Dalkey Tidy
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Wildlife Newsletter for the Township of Dalkey
October 2010 - Michael Ryan

  Although it was inevitable it would one day be developed for building I was still sad to see a planning application appear on a little area of walled land which I’d walk past every day. An old walled orchard, which had got very overgrown in recent years it, had long ago stopped producing apples and cherries in enough quantities to make it worth anyone’s while to try and pick them. It had become impenetrable with a mass of brambles growing through the trees. But while it was ignored by man, it proved a great haven for wildlife. Bullfinches, signalling their presence by their plaintive little call were regular visitors all year round feeding on the buds and berries. Every summer in recent years it has hosted a singing male Blackcap, the dense greenery being an ideal nesting habitat and I’d be surprised if there wasn’t a family of blackcaps nesting in there. Blackbirds and Songthrushes also serenaded in the springtime from the apple and cherry trees. We’d often seen foxes squeezing through the bars of the gate and many years ago saw a badger there during the daytime. But it was in the late eighties when the orchard had its most spectacular visitors.

Photo: Richard Coombes

  It was mid winter and we had just had a very heavy fall of snow. All of Western Europe and the UK were, as usual, getting far heavier falls then us but it was one of the biggest whiteouts we’d had in years, just like last winter. Crunching my way up the road through the fresh snow in that low light you get during snowfalls I saw a flurry of activity in the apple trees. At that stage it was still a well-defined orchard with low grass between the trees and there was still much of autumn's harvest on the trees. On every level of the trees and hopping around on the ground were Fieldfares, large members of the thrush family which breed in northern and Eastern Europe. We saw quite a few of them on their breeding grounds in spring when we were in Poland a few years ago. They move in large numbers to Western Europe in the wintertime when the land gets frozen in their breeding grounds. They do come to Ireland in the winter, usually moving inland but this particular day it looked like they might just have arrived off the sea maybe coming from England or Wales. Anyhow they were devouring any apples they could find, on the branches or on the ground. Fieldfares are striking looking birds with grey head and tail contrasting with brown wings and yellow bill and make a chucking like call as they move around. This flock had struck lucky and were able to feed themselves, safely secured in a walled garden. Sadly this little patch of nature’s time had come. I’ll be very sad when the chainsaws start and the JCB moves in.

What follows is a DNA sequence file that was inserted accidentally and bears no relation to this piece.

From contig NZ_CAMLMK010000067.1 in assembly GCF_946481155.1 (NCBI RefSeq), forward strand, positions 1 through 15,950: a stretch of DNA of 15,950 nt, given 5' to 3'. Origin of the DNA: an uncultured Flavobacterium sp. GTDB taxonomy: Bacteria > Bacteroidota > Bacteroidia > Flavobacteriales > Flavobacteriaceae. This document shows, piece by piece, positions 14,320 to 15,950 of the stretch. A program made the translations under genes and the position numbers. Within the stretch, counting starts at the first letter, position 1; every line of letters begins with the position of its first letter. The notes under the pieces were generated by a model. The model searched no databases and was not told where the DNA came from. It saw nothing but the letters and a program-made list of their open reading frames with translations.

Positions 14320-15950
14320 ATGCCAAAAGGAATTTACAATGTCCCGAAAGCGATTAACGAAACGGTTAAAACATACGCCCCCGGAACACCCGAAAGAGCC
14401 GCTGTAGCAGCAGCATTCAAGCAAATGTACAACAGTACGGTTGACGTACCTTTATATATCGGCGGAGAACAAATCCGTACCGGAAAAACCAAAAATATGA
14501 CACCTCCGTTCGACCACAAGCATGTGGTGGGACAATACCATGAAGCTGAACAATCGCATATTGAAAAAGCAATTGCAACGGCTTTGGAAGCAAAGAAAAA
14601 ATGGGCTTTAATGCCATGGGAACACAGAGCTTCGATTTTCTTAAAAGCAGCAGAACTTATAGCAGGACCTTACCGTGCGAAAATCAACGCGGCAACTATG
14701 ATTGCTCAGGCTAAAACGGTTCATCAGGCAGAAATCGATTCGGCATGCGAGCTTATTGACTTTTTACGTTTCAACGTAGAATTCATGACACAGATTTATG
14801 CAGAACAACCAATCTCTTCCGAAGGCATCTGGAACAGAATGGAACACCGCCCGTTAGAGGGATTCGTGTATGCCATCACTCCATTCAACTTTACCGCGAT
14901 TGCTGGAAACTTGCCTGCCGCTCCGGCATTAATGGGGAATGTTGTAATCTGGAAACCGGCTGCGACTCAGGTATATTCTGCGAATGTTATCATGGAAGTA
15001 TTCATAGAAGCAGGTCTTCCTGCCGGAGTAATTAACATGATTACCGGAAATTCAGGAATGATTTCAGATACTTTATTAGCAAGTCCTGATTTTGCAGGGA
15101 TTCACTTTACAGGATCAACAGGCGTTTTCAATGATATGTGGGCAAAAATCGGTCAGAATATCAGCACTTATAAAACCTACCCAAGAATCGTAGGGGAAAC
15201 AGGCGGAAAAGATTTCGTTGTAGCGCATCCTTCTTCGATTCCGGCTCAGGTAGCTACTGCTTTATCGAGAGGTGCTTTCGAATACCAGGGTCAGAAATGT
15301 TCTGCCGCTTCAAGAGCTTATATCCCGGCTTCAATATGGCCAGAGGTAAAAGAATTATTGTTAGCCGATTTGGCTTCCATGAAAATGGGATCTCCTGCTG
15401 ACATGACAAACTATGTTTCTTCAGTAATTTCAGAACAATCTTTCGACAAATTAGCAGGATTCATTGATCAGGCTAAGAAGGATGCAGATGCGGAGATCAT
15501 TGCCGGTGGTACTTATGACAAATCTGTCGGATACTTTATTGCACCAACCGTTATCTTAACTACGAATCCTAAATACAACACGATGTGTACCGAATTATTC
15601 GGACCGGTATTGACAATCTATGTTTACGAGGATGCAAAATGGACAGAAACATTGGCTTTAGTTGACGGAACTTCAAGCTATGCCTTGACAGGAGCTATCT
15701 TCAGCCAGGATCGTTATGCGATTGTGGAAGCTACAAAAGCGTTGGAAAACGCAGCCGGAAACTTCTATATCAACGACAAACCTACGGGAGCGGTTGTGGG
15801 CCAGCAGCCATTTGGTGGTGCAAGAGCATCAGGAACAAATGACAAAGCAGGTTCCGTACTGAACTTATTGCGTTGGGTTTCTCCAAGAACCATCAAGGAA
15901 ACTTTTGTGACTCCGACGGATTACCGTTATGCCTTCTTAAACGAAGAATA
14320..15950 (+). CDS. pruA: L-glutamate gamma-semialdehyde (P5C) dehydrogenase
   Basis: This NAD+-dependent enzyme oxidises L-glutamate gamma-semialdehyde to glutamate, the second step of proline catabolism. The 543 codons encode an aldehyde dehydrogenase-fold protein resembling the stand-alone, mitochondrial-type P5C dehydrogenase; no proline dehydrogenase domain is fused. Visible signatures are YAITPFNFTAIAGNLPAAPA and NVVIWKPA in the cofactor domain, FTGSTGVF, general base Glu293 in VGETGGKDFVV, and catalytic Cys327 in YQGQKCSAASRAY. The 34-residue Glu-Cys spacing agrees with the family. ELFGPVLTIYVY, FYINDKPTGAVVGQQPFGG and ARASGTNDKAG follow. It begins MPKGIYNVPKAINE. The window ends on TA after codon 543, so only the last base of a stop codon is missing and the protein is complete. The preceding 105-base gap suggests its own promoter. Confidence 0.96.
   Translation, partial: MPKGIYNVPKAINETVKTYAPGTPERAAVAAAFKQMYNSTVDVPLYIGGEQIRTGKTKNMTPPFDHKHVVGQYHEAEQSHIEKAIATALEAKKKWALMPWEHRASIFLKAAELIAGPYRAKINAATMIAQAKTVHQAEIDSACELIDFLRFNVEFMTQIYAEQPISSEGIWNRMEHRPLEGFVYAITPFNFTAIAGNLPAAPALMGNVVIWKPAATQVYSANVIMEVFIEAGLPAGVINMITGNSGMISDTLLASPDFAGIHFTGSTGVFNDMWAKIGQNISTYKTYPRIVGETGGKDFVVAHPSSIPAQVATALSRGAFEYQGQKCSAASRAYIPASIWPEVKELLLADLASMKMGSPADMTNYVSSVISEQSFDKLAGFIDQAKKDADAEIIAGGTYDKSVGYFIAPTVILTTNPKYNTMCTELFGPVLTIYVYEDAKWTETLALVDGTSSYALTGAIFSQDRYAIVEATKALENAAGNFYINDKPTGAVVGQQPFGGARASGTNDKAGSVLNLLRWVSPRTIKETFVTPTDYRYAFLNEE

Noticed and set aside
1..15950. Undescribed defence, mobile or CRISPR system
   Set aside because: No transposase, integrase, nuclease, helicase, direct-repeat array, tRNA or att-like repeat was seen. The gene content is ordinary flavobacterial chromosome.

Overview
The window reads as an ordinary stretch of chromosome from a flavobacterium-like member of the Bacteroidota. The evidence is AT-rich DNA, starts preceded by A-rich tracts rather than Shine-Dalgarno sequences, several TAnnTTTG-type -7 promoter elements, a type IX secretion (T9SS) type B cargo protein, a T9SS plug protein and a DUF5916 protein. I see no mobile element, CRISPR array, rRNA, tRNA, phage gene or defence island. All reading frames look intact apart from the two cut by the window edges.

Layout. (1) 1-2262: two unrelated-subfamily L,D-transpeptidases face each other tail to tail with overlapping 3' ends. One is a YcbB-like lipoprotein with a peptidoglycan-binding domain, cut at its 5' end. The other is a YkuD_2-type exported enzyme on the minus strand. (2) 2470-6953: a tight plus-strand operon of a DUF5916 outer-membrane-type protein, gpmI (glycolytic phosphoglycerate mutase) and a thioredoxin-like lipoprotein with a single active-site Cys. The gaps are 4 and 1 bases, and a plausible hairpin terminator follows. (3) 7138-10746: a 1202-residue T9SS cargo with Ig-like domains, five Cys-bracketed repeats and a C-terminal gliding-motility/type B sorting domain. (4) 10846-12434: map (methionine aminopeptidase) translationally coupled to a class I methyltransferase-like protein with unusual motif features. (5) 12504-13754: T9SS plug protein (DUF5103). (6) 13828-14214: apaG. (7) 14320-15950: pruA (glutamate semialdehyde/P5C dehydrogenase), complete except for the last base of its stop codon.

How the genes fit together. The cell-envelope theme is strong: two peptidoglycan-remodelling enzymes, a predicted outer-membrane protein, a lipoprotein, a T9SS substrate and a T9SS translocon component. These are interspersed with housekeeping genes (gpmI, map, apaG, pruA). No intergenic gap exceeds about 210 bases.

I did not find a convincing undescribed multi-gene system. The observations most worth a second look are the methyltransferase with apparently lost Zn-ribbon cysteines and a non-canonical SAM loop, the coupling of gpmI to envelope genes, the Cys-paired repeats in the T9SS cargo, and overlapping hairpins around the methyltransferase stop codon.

Photo: Richard Coombes
  Our cold spell at the very beginning of the year had Fieldfares coming into a few suburban gardens but it seemed for a while as if everybody's gardens were getting hungry flocks of Redwings, another northern breeding thrush which comes here in the winter. Our usual winter numbers were swelled in January by huge flocks of starving birds escaping the cold. Many birds were observed literally falling over dead after arriving, their energy resources totally drained after flying over the sea. Birds that did survive the flight were so concerned with getting food their natural caution and alertness were severely reduced and many became easy prey for predators, many falling victim to cats and sparrowhawks. As I watched a flock of redwing in our back garden a fox pounced on one and carried it away when normally the fox wouldn’t have had a chance of sneaking up unseen on a flock. Early breeding bird survey results suggested that the cold winter caused a serious decline in smaller breeding birds in Ireland especially in the midlands where birds like Stonechats and Goldcrests seemed to have been badly hit during the winter.
  Smaller birds nearer the milder coast don’t seem to have fared so badly. We saw young stonechats near White Rock this spring and a family flock of over 25 Long tailed Tits passed through the garden one day but undoubtedly there were big losses in other parts of the country. Without doubt many birds only made it through January’s big freeze by surviving off food provided in gardens. Fieldfares and Redwings wouldn’t usually come to feeders but if you have apple trees you might keep a few apples for hungry thrushes and if they do arrive just cut up the apples and throw the pieces around the lawn. When the redwings came into our garden we didn’t have too much fruit but I concocted a cake made of oatmeal and Niger seeds. I made porridge from the oatmeal then mixed the Niger seeds through it, put it in a baking dish and baked it in the oven. I wouldn’t have eaten the results myself but the redwings did. I baked a few more of these pies, they were rapidly devoured and hopefully it helped keep them alive for a few days. The Redwings migrate by night and they can often be heard flying overhead, especially on mild misty nights when they stay low to the ground. They make a ‘Tseep’ like call as they fly which is a means of keeping contact with each other. The first flocks usually arrive in the first or second week of October.